Aural training/Sight singing is a very important aspect in music learning in my opinion. In fact, it is such an important part of music training in European conservatories that aural training/sight singing class (using solfège system) is often mandatory. 

Not only do I introduce aural training/sight singing early on in our Music on Wings Piano Beginner Course, I also encourage students who are late to the training pick up the habit of singing in solfège. It is super helpful for part singing and recognising chords and cadences in graded music/piano exams (e.g. from grade 6 onwards candidates have to sing a melodic line over a piano accompaniment, to grades 7 and 8 do part singing, identify cadences and chords, modulations etc). 

Using solfège system helps students to sing individual notes with more accuracy in pitch as it shows more clearly the relationship between two notes. And there are two ways in general to sing solfège, one, the “Fixed Do” system, and two, the “Movable Do” system.

I myself prefer and teach students the “Movable Do” as it makes much more sense to me musically. In brief,  with “Fixed Do”, “Do” is always “C”, no matter what key you are in.  With “Movable Do”, “do” is the tonic note.  For example, in the key of C Major, “C” is “Do”, but in the key of D Major” “D” is “Do”.  There are variations in terms of syllables used throughout the world, but I stick with “Do, Re, Mi, Fa, So, La, Ti, Do”.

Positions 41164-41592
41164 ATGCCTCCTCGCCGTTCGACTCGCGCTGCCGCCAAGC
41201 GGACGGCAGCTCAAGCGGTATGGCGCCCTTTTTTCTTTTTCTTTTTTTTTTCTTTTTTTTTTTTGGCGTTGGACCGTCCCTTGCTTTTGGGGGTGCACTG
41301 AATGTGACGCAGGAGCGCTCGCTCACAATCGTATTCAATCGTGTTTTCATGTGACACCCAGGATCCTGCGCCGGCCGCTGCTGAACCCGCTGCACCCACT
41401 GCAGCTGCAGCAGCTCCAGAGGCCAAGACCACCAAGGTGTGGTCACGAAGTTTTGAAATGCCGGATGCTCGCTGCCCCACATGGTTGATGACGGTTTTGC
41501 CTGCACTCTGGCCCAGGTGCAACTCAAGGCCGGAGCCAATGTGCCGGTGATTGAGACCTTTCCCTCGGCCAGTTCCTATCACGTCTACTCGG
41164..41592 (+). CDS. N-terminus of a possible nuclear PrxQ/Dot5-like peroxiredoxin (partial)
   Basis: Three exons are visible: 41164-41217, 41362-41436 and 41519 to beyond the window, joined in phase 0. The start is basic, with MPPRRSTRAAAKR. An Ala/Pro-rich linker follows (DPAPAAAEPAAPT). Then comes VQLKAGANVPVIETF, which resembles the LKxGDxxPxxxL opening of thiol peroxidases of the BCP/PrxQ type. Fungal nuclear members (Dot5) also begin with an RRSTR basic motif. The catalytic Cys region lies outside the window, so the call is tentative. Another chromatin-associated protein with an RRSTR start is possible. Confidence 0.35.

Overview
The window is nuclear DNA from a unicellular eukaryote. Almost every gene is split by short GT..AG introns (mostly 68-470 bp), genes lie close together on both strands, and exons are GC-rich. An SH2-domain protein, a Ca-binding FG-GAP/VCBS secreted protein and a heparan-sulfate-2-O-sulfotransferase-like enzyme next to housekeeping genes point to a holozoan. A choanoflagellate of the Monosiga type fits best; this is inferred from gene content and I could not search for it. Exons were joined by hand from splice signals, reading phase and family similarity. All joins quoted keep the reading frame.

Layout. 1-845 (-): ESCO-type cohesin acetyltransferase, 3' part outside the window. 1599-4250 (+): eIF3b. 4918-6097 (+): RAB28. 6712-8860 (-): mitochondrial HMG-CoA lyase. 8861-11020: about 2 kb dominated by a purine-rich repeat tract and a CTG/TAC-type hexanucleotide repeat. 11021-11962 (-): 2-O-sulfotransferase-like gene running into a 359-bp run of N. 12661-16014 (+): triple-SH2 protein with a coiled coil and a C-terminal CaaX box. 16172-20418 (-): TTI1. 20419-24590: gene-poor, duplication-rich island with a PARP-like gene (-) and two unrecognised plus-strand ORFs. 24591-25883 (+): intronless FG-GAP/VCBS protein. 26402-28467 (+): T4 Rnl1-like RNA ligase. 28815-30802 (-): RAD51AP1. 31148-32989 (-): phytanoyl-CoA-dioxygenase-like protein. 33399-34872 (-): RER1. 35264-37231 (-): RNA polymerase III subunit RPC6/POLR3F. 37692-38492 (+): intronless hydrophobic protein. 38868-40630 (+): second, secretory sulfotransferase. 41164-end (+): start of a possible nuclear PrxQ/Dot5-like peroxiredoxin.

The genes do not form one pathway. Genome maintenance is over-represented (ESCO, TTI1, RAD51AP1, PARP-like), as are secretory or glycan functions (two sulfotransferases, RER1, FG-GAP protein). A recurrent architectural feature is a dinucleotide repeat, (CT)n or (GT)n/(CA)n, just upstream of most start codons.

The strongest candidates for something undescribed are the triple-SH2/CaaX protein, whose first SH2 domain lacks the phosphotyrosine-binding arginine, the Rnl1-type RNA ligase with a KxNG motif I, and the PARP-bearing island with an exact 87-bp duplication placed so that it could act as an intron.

One can also use numbers in place of syllables to sing the notes, and it would be “ one, two, three, four, five, six, sev, one” with “seven” shortened for singing purpose. It works too especially for those who haven’t really started with the solfège system, as numbers tell you exactly what degree of the note it is in the scale, and give you a much clearer idea of the relevant interval between two notes (super helpful with identifying chords and cadences). For me it doesn’t work as well since I am too used to using the solfège system already, and besides, I have perfect pitch, so I don’t have to rely on the numbers to know what notes they are (sorry not sorry! but one can still definitely have a fantastic absolute pitch with systematic training).